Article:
Believe it or not, my beef isn’t with the billionaires that back the thing, or with the millionaires that perform the thing.  They have their agenda and whatever the political climate is the artists are on cue with the scripted main stream pounded propaganda narratives: be it anti-Trump quips or the “women up” rallying cries.  This year, the urgency around climate change is the pre determined between-song talking point and I’ll bet money Beth Orton encourages everyone to buy a metal straw and AC Newman congratulates everyone on riding their bikes to the fest. Whatever the theme is, nearly one million people won’t ever be offered decisively specific details that contradict these polished and scripted narratives. Nearly one million people nod in unison, and their ardent dedication to group-think is egged on by the artists on stage.

So, yea, my beef isn’t with the festival producers and performers.  It’s with those nearly one million people who attend the thing.  There is this event that we all attend that is presented for free and paid for by the billionaire class.  When there are rumors that Hardly Strictly may not happen in the future, the citizens of San Francisco throw an epic tantrum and start campaigning to raise money to make sure it happens again.  God forbid we have a weekend without anything to occupy us.  We might have to start thinking about things that matter or make us uncomfortable.  We might actually have to do a little self analyzing.

Why isn’t this effort thrown into the building up of communities who’ve been collapsed, on purpose, by those same billionaires offering free music festivals to the bourgeoisie?  Clearly the energy is there because as I’ve already said multiple times in this piece, nearly one million people attend this event.  They bring all the accoutrement necessary to save a spot for their gaggle of friends, they coordinate meeting places, create signs to hold up so they can be found in the crowd, announce where they are on social media and bring food and beverages so no one goes hungry or thirsty (although there are more food and drink options at this three day  festival than even in my own neighborhood on a permanent basis). There is a lot of organizing that comes with going to an event that is occupied by nearly one million people.

So I know people are capable of it. They have the money, the time, the wherewithal and the energy.  So why not take this expert coordination and apply it where it really matters?  Flint could really use some new pipes.  I could use some sidewalks.  Detroit could use some housing.  Alabama suffers from hookworm, a 19th century disease that occurs when there isn’t any plumbing infrastructure.  They could use some coordinated help.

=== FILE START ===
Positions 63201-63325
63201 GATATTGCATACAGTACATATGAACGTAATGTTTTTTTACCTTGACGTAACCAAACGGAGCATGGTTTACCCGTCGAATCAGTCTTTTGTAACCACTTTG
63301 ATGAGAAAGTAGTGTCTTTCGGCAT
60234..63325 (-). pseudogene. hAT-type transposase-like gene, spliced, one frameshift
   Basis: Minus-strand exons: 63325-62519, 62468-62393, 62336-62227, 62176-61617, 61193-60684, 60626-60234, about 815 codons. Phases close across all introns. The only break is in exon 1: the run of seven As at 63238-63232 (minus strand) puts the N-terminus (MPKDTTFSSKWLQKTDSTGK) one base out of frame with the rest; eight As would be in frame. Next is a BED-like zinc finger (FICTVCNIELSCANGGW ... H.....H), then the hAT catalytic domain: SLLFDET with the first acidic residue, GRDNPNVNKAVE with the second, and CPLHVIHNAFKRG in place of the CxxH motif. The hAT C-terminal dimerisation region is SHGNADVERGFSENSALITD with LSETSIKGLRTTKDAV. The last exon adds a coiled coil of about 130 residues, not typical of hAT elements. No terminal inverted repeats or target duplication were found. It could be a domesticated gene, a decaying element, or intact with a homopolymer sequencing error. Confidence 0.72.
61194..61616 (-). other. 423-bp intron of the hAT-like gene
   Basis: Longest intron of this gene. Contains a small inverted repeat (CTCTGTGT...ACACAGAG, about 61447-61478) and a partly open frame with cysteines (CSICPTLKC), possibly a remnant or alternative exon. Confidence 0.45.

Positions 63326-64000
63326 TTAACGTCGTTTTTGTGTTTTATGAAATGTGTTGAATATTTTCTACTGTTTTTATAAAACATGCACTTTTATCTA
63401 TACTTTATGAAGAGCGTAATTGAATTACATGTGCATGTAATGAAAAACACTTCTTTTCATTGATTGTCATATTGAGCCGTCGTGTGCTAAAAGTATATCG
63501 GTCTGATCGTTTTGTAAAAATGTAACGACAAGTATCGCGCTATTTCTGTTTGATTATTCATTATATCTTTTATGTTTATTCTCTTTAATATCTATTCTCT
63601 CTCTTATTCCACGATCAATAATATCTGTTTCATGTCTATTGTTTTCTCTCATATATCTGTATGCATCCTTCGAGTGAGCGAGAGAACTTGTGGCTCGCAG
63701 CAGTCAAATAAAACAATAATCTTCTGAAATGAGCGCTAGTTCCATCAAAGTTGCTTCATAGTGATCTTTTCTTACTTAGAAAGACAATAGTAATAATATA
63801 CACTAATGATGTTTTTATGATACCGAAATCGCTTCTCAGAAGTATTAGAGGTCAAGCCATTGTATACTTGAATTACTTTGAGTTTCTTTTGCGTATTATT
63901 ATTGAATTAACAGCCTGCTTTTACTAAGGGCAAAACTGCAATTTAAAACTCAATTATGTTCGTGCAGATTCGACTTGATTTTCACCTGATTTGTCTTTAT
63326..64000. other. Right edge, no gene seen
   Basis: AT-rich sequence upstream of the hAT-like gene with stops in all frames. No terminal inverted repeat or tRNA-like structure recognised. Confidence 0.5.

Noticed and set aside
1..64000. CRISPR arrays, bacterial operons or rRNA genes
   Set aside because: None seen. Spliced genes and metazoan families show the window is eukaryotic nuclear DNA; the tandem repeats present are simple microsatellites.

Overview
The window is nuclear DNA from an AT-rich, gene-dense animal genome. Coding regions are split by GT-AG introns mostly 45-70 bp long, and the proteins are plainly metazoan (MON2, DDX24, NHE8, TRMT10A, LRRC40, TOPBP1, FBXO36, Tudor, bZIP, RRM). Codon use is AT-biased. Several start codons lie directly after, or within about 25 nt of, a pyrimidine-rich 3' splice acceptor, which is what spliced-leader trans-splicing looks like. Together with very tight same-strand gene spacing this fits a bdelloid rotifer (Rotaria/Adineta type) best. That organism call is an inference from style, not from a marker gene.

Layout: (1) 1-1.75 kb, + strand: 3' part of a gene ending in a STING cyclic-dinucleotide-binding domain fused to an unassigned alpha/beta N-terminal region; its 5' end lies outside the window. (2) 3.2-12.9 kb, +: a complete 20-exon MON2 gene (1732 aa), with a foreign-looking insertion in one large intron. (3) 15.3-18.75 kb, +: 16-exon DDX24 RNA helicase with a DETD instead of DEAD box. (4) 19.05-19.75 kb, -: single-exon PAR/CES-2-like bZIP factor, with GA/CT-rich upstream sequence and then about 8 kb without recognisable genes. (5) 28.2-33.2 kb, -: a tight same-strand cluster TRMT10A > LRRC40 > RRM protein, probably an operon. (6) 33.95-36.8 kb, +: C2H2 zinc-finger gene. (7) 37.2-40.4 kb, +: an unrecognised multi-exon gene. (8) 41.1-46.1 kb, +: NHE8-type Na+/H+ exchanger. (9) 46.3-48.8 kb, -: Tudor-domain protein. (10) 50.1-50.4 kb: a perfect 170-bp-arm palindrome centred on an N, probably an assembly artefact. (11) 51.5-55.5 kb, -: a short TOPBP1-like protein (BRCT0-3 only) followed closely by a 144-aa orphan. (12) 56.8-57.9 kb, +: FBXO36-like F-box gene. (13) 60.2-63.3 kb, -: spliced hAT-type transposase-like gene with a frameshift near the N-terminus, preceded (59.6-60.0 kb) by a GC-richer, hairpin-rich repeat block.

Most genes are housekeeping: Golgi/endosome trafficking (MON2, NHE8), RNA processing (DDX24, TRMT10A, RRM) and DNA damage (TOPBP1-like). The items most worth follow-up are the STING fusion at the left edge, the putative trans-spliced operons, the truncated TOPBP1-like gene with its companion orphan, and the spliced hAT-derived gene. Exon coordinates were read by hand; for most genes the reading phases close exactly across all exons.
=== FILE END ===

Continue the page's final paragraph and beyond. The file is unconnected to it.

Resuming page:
It feels as if more and more people aren’t seeing through the motives of these massive scale events:  they are designed to keep us distracted, ameliorate our sense of community or redirect it to individualistic social events that don’t challenge us and they definitely keep the conversation about class struggle non existent.  The disconnect is profound, especially at Hardly Strictly Bluegrass.  One million could be quietly wiping the tears out of their eyes, moved by the  emotions of EmmyLou crooning poor Orphan Girl and yet, the poor orphan girl sitting right next to them who’s attempting to scratch out a living the only way she can (me, for example)  is roundly dismissed and the struggle that the orphan girls we’ve created through our destructive force on the planet is much too awkward to bring up at a music festival. Or, anywhere.

This lull into laissez faire fascism feels as if it is a soft coup of the very principles that comes out of the songs being sung at the festival itself.  You could literally hear the influence of Woody Guthrie in a young musician toe tapping his anti-establishment message but it falls on deaf ears when everyone in the audience is a member of the tech apparatus and is making at the very least, six digits a year.  The biggest struggle the audience member experiences is if he should announce his company is going public this year or next, or, which potential roommate he (or she) should choose to share the rent with.